One-in-five van drivers admit to having poor or very poor mental health and most blame their jobs, they have told Mercedes-Benz pollsters.
Exclusive research commissioned by Mercedes-Benz Vans UK Ltd to mark Mental Health Awareness Week 2017 has explored for the first time the issue of mental health within an often overlooked yet vital business community – the nation’s van drivers, delivery professionals and van operators – who help to keep business moving.
The research, conducted amongst 2,000 van owners and operators, highlighted that almost one in five van drivers describes their current mental health as poor or very poor, with three-quarters commenting that work is a contributory factor.
More than half of the van drivers with poor mental health said that increased time pressures (52%) and increased workload (50%) are factors affecting their mental health, with one in three believing that job uncertainty is contributing to their poor mental health and 17% of delivery drivers adding that road congestion is impacting on their state of mind.
Despite this, only one in three van drivers who believes their mental health to be suffering have spoken to their manager about their concerns, with more than one in 10 (12%) who haven’t spoken to anyone about their mental health at all.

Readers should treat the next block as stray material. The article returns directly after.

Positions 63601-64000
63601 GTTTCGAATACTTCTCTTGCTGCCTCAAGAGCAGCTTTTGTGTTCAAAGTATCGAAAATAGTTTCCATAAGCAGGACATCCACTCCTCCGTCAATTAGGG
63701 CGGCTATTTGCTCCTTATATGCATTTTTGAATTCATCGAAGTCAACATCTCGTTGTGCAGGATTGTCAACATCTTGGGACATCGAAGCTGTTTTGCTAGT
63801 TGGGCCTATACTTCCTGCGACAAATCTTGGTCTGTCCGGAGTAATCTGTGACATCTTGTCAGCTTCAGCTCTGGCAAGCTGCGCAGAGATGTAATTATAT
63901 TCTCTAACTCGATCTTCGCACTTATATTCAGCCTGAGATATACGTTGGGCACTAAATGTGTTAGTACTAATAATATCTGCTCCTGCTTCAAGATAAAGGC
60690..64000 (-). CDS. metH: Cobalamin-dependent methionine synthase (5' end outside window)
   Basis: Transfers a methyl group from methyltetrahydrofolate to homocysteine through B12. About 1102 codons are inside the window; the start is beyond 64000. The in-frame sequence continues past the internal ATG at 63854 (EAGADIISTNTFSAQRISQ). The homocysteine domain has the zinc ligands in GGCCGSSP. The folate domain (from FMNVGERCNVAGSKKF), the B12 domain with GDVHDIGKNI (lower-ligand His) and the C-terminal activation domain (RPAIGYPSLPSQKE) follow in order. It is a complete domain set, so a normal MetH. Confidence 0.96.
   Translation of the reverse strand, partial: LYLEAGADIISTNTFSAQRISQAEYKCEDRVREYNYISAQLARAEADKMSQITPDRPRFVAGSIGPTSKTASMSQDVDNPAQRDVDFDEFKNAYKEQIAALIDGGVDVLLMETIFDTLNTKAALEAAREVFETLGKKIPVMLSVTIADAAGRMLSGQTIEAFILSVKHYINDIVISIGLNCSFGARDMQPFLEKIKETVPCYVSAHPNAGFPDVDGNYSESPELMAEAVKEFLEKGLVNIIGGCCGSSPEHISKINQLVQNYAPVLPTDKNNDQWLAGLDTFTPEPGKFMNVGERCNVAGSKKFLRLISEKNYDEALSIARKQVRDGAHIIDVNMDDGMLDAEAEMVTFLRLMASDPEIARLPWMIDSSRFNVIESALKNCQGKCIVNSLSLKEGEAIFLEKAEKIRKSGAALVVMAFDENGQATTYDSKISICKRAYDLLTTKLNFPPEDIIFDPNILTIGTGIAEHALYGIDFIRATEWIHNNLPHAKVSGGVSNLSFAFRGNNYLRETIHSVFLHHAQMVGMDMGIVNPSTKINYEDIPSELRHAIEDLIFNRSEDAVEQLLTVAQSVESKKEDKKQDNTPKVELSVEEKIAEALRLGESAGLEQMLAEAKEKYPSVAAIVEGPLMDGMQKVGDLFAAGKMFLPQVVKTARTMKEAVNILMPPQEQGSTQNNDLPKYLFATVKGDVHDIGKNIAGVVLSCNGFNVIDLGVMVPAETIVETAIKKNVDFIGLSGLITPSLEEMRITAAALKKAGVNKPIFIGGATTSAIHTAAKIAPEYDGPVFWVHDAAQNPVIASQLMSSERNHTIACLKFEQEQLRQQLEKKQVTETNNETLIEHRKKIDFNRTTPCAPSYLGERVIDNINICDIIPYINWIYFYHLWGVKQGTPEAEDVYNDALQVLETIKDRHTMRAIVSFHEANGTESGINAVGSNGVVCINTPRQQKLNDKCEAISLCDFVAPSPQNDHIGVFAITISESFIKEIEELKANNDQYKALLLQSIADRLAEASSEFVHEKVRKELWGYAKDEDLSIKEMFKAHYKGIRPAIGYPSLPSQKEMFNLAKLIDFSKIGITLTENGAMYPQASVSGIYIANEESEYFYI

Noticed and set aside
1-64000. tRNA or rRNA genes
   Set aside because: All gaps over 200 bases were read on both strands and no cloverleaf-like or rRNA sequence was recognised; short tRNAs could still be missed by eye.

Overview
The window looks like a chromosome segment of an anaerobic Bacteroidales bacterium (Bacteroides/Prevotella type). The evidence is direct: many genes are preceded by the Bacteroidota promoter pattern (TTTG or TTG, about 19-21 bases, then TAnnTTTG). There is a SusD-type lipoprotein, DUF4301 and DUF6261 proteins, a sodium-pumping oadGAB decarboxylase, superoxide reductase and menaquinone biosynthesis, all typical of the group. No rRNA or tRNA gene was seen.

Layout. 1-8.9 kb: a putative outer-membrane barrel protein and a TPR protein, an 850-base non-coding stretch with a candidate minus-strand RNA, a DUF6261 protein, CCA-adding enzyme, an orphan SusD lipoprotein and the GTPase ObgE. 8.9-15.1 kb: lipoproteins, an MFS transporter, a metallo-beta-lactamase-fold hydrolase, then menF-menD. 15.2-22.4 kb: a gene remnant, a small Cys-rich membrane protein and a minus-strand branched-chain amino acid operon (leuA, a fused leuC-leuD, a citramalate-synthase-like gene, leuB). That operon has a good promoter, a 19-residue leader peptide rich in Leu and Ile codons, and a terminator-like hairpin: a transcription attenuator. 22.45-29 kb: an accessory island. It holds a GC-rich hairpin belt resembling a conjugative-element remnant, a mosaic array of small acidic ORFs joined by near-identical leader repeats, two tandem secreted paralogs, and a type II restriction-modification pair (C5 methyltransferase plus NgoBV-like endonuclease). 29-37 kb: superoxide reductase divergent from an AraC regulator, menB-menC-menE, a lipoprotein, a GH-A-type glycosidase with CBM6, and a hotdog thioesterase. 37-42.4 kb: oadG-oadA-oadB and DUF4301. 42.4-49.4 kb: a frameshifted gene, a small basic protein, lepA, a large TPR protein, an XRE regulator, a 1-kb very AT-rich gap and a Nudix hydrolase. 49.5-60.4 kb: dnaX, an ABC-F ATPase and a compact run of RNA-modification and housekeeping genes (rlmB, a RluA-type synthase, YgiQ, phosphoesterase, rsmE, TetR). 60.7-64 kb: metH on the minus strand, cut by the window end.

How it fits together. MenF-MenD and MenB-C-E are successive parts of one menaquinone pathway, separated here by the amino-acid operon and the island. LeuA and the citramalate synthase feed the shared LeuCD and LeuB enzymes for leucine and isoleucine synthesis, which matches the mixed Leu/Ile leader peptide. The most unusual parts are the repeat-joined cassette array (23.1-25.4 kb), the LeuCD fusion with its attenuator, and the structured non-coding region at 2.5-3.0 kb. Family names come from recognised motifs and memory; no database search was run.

Steve Bridge, Managing Director, Mercedes-Benz Vans UK Ltd, said, “With a continued surge in online shopping, an increasing reliance on same-day deliveries and spiralling traffic volumes across the UK, the real-world pressures on van drivers are changing.
“Our research findings act as a clear call to van drivers to talk about their mental health concerns and work pressures with their employers and for employers to actively listen to the real concerns of their workforce not only during Mental Health Awareness Week but beyond.”
James Harris, a spokesperson for the Mental Health Foundation said of the research, “Compared to the national average, these figures indicate that van drivers are experiencing an increased rate of poor mental health. In part this may be explained by the pressures of the job, and the fact that van drivers can often be isolated.
“This is important because we know that men are less likely to reach out for help, and are four times more likely to end their life by suicide. We need to create a culture in which anyone experiencing problems can ask for help in the knowledge that they will be supported.”